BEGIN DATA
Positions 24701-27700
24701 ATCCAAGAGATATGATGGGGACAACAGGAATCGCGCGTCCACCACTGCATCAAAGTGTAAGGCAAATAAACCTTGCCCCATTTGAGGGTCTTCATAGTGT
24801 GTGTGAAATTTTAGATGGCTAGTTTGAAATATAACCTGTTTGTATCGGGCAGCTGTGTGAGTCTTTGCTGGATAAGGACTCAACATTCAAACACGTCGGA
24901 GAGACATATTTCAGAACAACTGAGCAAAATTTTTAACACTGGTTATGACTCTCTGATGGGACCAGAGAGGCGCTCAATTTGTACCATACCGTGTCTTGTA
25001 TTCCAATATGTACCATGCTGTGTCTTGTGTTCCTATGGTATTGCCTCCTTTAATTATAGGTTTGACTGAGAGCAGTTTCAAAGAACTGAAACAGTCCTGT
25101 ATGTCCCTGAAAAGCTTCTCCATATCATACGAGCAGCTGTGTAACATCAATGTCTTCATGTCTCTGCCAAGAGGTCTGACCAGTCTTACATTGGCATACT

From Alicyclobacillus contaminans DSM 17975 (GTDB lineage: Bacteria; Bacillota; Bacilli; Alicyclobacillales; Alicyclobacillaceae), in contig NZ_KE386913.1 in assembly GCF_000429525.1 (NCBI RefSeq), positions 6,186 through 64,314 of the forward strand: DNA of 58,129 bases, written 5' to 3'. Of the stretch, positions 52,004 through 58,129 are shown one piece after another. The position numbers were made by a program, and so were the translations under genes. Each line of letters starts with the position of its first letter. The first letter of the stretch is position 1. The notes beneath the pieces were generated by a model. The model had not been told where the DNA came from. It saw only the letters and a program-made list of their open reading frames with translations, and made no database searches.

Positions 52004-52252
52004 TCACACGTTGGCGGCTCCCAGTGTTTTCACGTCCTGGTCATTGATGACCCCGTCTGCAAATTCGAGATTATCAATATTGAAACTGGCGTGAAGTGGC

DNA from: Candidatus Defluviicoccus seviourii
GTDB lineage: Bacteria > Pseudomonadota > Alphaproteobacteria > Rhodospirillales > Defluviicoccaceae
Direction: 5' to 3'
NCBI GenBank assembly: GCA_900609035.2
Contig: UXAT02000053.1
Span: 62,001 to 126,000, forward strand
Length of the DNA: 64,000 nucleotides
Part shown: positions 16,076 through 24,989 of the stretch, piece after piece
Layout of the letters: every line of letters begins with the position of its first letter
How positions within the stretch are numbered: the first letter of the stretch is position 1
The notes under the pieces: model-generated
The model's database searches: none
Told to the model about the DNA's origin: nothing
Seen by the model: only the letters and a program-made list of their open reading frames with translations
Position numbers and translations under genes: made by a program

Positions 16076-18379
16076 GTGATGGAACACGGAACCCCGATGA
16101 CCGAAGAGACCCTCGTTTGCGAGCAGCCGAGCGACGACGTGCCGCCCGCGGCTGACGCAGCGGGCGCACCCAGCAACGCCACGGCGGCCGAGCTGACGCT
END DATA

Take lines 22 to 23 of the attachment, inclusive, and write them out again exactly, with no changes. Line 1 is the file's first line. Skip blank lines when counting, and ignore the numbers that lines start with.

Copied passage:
Told to the model about the DNA's origin: nothing
Seen by the model: only the letters and a program-made list of their open reading frames with translations